Thus on Adyar Day homage is paid to the Society's leaders.

On this day donations are made to the Adyar Fund. The American Section has for some years organized an Adyar Day Fund, and in 1937 generously contributed 2000 dollars.

Dr. Besant has said: "The place of Adyar in the history of The Theosophical Society is unique, and centuries hence it will still be a spiritual centre of The Society."


May 8

White Lotus Day is the anniversary of H. P. Blavatsky's passing, and the first official reference to it is in "Executive Orders" issued by the President-Founder and published in The Theosophist, May 1892 (Supplement, p. ix) as follows:

    The Theosophical Society,
President's Office,
        Adyar, April 17th, 1892,

White Lotus Day

In her last Will, H. P. Blavatsky expressed the wish that yearly, on the anniversary of her death, some of her friends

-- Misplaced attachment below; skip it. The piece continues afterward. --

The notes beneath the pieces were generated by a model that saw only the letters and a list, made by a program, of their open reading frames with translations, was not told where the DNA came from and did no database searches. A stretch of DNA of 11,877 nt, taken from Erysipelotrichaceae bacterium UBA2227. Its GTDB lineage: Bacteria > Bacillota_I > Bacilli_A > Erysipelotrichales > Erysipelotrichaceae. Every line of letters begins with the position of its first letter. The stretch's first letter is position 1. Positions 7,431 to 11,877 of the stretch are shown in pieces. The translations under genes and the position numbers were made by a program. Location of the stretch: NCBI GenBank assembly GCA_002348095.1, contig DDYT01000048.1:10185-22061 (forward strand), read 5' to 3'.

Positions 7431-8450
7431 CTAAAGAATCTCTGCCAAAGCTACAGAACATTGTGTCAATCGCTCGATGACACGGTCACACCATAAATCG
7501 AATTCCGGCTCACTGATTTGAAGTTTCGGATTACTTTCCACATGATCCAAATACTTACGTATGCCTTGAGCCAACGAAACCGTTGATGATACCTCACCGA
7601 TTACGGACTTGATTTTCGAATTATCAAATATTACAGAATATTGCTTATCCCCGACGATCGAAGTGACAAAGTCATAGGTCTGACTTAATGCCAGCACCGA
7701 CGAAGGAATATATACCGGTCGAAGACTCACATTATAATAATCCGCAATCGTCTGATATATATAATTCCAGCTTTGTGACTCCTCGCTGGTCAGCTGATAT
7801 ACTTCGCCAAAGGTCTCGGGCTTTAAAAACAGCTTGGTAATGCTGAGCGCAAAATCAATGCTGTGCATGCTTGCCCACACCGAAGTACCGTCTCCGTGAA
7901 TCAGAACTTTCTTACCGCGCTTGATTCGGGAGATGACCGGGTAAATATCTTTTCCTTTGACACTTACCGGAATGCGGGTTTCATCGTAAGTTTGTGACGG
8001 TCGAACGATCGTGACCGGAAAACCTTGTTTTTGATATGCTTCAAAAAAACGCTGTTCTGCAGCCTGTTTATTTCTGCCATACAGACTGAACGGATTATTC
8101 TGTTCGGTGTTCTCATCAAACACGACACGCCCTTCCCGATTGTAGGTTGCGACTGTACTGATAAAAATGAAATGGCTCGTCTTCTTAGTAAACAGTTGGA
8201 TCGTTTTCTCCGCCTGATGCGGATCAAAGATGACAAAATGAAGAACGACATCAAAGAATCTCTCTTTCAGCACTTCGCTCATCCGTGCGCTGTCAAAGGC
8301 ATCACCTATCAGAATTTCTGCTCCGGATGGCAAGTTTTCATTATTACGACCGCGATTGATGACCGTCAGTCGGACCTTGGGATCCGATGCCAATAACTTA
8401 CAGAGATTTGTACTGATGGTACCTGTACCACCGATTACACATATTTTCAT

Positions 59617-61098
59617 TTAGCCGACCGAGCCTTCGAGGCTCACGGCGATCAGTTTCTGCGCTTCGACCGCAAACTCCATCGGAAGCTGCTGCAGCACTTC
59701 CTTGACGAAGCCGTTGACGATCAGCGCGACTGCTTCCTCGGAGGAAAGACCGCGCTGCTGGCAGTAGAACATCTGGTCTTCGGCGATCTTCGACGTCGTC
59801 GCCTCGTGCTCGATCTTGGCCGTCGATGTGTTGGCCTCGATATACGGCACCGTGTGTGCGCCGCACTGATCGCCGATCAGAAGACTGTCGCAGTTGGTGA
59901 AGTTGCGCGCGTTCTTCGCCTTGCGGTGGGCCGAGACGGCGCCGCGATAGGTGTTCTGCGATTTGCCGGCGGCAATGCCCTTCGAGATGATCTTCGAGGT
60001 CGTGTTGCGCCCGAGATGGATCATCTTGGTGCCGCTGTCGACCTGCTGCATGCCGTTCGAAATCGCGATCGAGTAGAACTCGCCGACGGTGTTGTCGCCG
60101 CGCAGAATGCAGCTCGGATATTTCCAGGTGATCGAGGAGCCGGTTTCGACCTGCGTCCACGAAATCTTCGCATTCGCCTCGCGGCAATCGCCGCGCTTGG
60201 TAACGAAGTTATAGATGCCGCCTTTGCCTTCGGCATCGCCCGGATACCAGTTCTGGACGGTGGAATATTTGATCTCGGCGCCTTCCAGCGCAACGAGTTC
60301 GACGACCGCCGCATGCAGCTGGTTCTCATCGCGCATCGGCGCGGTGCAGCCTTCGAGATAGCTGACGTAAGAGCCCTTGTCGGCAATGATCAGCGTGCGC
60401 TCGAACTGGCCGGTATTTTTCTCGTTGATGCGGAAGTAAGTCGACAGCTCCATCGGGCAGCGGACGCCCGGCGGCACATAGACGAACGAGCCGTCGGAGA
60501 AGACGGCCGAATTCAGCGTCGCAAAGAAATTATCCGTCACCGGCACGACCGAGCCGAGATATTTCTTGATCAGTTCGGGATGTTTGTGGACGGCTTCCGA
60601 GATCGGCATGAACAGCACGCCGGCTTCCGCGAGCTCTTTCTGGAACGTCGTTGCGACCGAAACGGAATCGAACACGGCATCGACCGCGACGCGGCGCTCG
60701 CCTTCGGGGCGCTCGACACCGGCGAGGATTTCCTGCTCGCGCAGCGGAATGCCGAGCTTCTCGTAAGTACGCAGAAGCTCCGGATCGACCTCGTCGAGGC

‘should assemble at the Headquarters of The Theosophical Society and read a chapter of The Light of Asia and [extracts from] the Bhagavad Gita‘; [1]

and, since it is meet that her surviving colleagues should keep green the memory of her services to humanity and her devoted love for our Society, the undersigned suggests that the anniversary be known among us as White Lotus Day, and makes the following official order and recommendation:

  1. At noon, on May 8th, 1892, and on the same day in each succeeding year, there will be held a commemorative meeting at the Headquarters at which extracts from the before-mentioned works will be read and brief addresses made by the Chairman of the meeting and others who may volunteer.
  2. A dole of food will be given in her name to the poor fishermen of Adyar and their families.
  3. The flag will be half-masted from sunrise until sunset and the Convention Hall decorated with White Lotus flowers.
  4. Members living outside Madras can arrange for their food by applying to the Recording Secretary at least one week in advance.